Breaking the rules | Inquirer Opinion
Young Blood

Breaking the rules

Earlier on I was teased for being a chicken and a crybaby. I used to duck for cover whenever I heard spooky tales, and I shivered whenever I was left alone in the dark. I never budged an inch from my comfort zone and I stayed away from other people as much as possible. I was “Miss Goody Two-Shoes” to my friends, because I never dared try what they were doing. I preferred staying home and ensconcing myself in my beloved world of books.

But as I grew up, I began to envy other children whenever I saw them playing noisily outside. Soon I dreaded being out of place during my pals’ conversations, especially when they were talking about hanging out, having a great time, and simply enjoying teenage life. So I started emerging from the shell into which I had put myself. Slowly, I  began to muster every ounce of my strength. And fearlessly, I jumped headlong into what I believed was the “real world,” and swore to take risks from then on.


Then voila! All of a sudden, I became this brave girl who loves challenges. I fight every single fear left in me. I’m fearless. Lately, however, I think I’ve been taking that word quite literally.

At first I shook off my fear of ghosts and the dark. Then I lost my fear of social life. But I also lost my fear of doing unwanted things. I started breaking rules. Last year I broke a lot of rules, especially those involving forbidden stuff.


I transformed from a rude girl to a rebellious teen. Well, just slightly. Of course I didn’t go as far as vandalizing or smoking or gulping alcohol or wearing daring clothes or having girl-on-girl feuds, or whatever rebellious teen behavior that comes to your mind right now. Rather, I became rebellious in the eyes of my parents, for I violated their rules.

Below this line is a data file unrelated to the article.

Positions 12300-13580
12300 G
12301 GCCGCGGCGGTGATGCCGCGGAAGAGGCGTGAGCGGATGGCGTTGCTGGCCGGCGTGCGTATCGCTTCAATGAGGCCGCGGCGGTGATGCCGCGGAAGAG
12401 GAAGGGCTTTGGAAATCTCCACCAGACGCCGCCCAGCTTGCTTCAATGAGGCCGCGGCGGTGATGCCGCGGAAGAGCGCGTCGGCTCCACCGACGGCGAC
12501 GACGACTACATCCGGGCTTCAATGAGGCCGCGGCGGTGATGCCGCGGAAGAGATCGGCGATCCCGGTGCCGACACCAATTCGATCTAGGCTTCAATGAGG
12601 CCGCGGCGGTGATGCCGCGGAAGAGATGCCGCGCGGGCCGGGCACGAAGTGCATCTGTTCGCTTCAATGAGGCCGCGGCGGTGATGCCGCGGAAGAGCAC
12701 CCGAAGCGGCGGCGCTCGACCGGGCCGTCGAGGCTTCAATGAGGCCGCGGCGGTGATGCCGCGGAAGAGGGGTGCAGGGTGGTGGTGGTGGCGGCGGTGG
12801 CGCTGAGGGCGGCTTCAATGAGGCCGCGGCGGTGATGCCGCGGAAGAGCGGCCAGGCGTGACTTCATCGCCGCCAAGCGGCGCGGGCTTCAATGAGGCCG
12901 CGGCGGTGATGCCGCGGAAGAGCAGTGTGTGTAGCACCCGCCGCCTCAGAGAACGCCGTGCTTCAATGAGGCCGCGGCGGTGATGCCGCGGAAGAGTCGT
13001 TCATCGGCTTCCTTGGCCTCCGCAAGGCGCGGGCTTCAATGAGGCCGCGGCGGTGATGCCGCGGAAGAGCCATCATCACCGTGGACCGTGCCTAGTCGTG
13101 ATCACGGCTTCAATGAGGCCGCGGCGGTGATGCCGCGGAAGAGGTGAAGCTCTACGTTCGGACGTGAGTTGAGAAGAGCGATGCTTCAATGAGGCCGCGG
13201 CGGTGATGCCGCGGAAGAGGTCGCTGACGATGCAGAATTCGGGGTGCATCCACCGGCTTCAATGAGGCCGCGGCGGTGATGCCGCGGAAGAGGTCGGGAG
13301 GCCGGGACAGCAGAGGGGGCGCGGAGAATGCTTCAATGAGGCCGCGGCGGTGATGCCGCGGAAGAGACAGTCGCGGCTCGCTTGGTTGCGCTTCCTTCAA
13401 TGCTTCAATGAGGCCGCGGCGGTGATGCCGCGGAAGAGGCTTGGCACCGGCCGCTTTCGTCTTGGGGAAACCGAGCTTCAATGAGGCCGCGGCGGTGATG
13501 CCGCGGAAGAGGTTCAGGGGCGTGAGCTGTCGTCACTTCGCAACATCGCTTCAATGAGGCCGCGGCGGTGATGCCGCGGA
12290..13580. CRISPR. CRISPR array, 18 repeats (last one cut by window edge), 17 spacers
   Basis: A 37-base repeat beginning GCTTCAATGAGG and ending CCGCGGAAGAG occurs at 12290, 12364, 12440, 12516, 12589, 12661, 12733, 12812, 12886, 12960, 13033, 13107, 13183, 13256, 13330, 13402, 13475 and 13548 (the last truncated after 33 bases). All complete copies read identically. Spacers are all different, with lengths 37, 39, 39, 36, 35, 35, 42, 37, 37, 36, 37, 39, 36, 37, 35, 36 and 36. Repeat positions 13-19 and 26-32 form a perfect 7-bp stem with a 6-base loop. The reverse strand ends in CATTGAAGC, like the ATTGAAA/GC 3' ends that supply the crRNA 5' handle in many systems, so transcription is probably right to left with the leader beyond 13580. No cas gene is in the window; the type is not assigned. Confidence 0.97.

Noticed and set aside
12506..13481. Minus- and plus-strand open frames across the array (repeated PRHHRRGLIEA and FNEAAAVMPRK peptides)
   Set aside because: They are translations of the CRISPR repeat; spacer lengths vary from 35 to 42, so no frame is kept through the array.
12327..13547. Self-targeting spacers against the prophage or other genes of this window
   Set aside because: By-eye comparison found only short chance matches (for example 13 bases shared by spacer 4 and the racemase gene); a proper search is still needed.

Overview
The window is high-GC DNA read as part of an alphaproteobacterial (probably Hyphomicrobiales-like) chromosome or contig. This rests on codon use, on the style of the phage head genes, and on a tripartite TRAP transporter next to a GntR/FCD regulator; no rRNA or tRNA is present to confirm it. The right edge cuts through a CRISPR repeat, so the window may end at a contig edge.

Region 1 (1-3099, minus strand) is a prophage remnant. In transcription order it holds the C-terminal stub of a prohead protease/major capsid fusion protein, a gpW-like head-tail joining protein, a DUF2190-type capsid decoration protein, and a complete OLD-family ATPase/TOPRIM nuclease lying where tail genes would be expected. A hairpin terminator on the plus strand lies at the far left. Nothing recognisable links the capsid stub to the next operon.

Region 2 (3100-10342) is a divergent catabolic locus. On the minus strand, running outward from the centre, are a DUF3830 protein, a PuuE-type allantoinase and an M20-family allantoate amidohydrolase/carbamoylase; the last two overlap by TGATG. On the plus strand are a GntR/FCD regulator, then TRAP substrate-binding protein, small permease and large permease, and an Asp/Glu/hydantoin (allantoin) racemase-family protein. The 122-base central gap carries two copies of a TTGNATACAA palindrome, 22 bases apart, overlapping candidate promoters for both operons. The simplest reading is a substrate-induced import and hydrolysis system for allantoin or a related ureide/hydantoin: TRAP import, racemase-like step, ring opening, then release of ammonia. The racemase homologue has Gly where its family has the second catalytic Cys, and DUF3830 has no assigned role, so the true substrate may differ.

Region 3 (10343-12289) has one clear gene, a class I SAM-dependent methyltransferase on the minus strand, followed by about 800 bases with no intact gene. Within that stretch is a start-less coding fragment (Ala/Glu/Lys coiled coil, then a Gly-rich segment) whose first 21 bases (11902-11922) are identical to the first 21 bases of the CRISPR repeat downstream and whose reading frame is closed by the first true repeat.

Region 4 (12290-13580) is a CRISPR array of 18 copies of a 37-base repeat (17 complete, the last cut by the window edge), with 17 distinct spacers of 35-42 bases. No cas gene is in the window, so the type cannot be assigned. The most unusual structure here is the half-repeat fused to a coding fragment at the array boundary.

Like when I went to my classmate’s house in a far-off place without their permission. Like when I stayed up until 3 in the morning chatting with my friends. Like when I went home late on many occasions (but gosh, I swear it was because of school group work!).

Or like when I had a relationship with my classmate, which was the biggest violation of all. My parents’ No. 1 rule for me is to never get involved in a romantic relationship until I graduate from college. I had long sworn to myself I’d never do it, but hormones got the better of me and I fell in love. Worse, the guy fell for me, too. Apparently, it wasn’t a “real” boyfriend-girlfriend relationship because he didn’t court me anyway, but in my parents’ eyes it was still forbidden. So when they found out, the disappointment and rage were extreme.

I felt terribly guilty and remorseful when I saw how hurt they were. They had trusted me so much and they never expected me to fail that trust. That’s the time it dawned on me that I had been wrong all along.

I thought doing things like breaking rules could actually gain you strength and self-confidence. But while it’s true that breaking the rules can be thrilling and exciting, the consequences are devastating. I thought doing it was okay because everybody else was doing it, too. And I thought doing it in secrecy could actually save me from the troubles it might bring. After all, no secret remains unrevealed. And what is wrong is never right.

Well, you can expect equally terrible punishment for me. While they have somehow moved on from it, I’m still suffering the comeuppance of betraying my ever-loving parents. My behavior backfired on me like a cannonball because last year I was plunged into a sea of problems involving school and health.

I don’t actually conclude that God is punishing me. Yeah, probably. But the worst part was the pang of guilt haunting me every single night, the regrets I have every day for choosing to take a terrible risk. And all of the bad things I have done didn’t make me feel like a grownup—well, somehow. Somehow I felt a new sense of “grownup knowledge” sprout in my brain, because I’ve learned my lessons.

Rosalina A. Areola, 16, is in Grade 10 at Pasay City South High School.

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TAGS: Family, growing up, relationships, rules
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